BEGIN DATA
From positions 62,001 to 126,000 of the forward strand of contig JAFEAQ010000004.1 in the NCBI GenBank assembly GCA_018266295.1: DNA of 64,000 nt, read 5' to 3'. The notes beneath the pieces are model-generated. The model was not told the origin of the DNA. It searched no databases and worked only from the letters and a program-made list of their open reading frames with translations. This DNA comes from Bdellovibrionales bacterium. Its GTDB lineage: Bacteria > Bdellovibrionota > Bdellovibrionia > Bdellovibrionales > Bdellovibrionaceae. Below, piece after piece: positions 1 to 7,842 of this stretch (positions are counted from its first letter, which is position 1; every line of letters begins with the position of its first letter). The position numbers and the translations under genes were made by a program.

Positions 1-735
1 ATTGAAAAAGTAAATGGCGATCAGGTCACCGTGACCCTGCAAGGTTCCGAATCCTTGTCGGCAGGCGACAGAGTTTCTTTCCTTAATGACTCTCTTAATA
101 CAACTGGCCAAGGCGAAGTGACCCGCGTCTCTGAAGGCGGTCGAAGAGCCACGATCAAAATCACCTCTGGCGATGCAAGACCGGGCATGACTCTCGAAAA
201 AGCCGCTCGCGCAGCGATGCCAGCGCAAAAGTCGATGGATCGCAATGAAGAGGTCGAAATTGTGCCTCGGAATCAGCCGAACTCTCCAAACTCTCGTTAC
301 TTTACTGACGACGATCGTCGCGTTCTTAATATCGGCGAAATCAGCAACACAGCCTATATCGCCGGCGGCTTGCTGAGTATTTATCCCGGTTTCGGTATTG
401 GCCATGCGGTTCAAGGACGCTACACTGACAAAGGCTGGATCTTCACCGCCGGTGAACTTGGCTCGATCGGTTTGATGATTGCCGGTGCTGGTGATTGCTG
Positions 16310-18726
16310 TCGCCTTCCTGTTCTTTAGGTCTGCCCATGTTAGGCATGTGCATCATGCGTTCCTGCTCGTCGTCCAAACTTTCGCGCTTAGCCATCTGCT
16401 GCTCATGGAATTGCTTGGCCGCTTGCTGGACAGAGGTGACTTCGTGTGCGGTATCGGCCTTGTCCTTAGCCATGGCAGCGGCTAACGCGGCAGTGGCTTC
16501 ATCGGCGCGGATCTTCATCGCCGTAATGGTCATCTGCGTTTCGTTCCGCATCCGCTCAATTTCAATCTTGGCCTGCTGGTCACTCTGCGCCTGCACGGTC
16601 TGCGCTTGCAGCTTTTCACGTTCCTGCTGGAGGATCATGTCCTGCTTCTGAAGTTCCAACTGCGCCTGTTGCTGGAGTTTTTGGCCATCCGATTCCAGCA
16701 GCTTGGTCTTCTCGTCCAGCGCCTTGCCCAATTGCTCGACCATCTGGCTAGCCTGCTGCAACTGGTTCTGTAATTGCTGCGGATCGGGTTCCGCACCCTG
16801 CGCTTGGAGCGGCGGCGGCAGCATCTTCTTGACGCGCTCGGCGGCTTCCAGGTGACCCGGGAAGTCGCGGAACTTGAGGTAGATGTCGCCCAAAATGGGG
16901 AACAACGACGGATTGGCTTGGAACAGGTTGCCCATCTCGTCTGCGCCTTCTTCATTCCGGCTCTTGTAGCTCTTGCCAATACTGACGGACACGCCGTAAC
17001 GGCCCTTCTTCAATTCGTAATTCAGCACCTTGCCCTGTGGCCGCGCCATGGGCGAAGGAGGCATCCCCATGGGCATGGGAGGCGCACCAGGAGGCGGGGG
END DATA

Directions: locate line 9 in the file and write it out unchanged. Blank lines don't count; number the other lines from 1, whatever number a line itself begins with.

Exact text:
16310 TCGCCTTCCTGTTCTTTAGGTCTGCCCATGTTAGGCATGTGCATCATGCGTTCCTGCTCGTCGTCCAAACTTTCGCGCTTAGCCATCTGCT